Resilience is the capacity to recover from adversity and return to well-being. Paul Tough, in his book How Children Succeed, explains that even kids who grow up in the most difficult situations of poverty, abuse, neglect, and stress can rise up from the ashes. It may not be the norm for kids of adversity, but with help, they can do it. “The teenage years are difficult for almost every child, and for the children growing up in adversity, adolescence can often mark a terrible turning point, the moment when wounds produce bad decisions. But teenagers also have the ability—or at least the potential—to rethink and remake their lives in a way that the younger children do not.”
Young teenagers who are supported by family and adults who empower them will face life’s challenges with more guts and stamina than those who fly solo. Those who have a strong sense of belonging, hope, and purpose will hold up better in the face of obstacles. Good parenting can transform a child into a happy, healthy, successful young person.
Resilience is not callousness. It is toughness. I think of certain people in my life who exhibit toughness when it is necessary and sweet sensitivity when it is called for. I call it “kind strength.” Kids can learn to be strong and kind, but it will not come naturally. Parents must model that dichotomy, and it should be directly taught to their children.
I hope my son is kind enough to recognize when a classmate is being bullied and strong enough to help the kid deal with the bully. And if he fails in helping the bullied kid, then I hope he is resilient enough to seek help from an adult and deal with the consequences. It takes confidence, empathy, courage, and inner toughness to be that kind of person. It may take a decade to get to that place, but that is my hope for him.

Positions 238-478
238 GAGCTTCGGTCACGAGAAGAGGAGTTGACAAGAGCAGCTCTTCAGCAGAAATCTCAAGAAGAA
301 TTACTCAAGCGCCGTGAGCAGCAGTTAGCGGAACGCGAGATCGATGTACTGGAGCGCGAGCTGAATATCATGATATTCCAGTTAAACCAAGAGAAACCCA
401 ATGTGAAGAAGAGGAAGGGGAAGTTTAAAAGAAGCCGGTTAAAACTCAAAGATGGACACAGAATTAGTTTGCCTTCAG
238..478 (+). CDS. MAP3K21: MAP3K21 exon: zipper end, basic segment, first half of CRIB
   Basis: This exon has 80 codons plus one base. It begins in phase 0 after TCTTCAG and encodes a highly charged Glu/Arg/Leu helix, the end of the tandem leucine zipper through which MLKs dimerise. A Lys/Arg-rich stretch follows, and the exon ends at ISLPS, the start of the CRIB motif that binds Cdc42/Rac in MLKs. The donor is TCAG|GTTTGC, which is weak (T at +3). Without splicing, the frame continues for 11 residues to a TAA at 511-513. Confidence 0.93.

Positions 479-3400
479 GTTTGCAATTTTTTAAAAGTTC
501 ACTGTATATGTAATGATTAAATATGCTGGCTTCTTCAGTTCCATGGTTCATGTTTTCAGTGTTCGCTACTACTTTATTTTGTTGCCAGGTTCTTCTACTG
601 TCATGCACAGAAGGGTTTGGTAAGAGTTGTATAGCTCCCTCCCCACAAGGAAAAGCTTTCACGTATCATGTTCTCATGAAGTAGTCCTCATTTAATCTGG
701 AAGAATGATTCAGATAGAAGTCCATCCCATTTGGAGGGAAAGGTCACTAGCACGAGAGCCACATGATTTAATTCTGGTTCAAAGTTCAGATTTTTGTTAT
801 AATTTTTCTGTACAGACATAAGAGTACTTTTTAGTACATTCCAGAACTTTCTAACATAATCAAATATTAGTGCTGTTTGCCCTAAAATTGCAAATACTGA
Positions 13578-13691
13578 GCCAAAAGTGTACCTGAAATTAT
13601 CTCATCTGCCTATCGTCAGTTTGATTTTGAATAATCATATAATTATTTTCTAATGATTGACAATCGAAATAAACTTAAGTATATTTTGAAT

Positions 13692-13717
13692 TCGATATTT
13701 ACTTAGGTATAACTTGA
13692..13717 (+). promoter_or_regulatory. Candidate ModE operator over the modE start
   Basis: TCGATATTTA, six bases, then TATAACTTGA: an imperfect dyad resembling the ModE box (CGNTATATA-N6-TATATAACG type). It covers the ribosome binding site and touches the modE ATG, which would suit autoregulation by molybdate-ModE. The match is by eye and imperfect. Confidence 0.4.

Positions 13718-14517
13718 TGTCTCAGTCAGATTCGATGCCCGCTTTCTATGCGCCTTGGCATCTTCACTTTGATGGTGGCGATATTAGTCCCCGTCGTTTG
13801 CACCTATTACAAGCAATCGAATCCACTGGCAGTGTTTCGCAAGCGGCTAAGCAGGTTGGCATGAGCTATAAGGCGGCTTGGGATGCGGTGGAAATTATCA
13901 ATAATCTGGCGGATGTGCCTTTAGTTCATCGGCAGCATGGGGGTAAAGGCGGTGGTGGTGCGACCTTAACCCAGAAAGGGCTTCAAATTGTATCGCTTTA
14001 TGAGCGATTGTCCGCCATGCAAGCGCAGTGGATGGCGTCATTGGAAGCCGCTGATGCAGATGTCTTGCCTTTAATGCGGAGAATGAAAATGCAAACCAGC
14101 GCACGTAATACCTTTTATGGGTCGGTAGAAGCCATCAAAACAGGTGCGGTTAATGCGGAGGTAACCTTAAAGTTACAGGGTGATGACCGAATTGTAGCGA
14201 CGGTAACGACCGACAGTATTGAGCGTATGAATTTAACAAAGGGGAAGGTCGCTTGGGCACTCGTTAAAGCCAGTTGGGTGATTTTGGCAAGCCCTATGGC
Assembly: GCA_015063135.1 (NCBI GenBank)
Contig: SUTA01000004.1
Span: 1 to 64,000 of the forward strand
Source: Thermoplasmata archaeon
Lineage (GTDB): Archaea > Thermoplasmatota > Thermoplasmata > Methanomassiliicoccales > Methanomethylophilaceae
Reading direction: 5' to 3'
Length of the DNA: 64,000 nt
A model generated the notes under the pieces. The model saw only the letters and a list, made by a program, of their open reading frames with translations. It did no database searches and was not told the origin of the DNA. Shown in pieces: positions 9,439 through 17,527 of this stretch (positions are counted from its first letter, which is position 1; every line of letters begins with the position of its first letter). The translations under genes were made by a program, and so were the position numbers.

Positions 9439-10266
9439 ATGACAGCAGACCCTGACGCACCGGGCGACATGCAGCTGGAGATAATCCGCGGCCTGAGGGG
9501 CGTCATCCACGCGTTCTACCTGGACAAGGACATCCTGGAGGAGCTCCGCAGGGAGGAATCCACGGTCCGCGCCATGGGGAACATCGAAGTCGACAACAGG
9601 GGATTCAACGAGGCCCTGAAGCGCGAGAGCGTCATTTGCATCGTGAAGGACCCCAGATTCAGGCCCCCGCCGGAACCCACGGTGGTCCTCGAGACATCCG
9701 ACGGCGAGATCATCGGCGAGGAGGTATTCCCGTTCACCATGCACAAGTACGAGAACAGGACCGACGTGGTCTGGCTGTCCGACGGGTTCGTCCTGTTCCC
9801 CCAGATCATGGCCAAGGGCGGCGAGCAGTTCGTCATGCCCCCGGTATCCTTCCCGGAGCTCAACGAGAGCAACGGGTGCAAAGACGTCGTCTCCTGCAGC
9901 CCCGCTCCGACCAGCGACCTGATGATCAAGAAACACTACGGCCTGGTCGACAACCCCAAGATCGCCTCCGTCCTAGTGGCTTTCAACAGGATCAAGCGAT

One day, our children will be on their own. They will live on their own with their own friends, their own responsibilities, their own troubles. Equipping them for independence requires us to guide them, not rescue them, as they handle adversity. We’ll have to help them help themselves.
Pain is Healthy
Dr. Paul Brand, in his brilliant book The Gift of Pain, wrote about the need to manage pain, not just avoid it, as we grow up. “Modern parents lavish sympathy every time their son or daughter suffers any slight discomfort. Subliminally or overtly, they convey the message that ‘Pain is bad.’”
So, what should we do to help kids? Should we make their lives miserable to toughen them up? No. Should we place artificial trials in their lives to prepare them for the real world? No. Life is tough enough. It will kick them around in time, if we just let it.
They will get plenty of practice dealing with trouble if we would just stop rescuing them at every turn. Your daughter will forget her lunch and homework. So be it. Let her deal with it, and then help her communicate her feelings. Listen to her and help her learn. But don’t take off from work to run home to get her lunch and homework and deliver it to her locker. Maybe what she really needs is a zero in the grade book and to miss a meal. Then, when her next trial comes and she fails to make the volleyball team, she’ll be a little more able to deal with the pain. Again, it is wise to listen to her and help her communicate her feelings. But don’t go meddling in her trouble, trying to fix it all up for her. Don’t call the coach demanding to know why your daughter was so unfairly assessed. Instead, teach your daughter something greater: she is loved by God, loved by her family, and has talent that will shine in some other area. A loss is followed by a gain. Those are life lessons so valuable that it costs pain and suffering to learn them.
There is great value in pain. Saint Augustine wrote, “Everywhere a greater joy is preceded by a greater suffering.” Let your kids experience a greater joy by allowing them to work through some pain. Let them make their mistakes while they are in our care so that we can love and support them through it.
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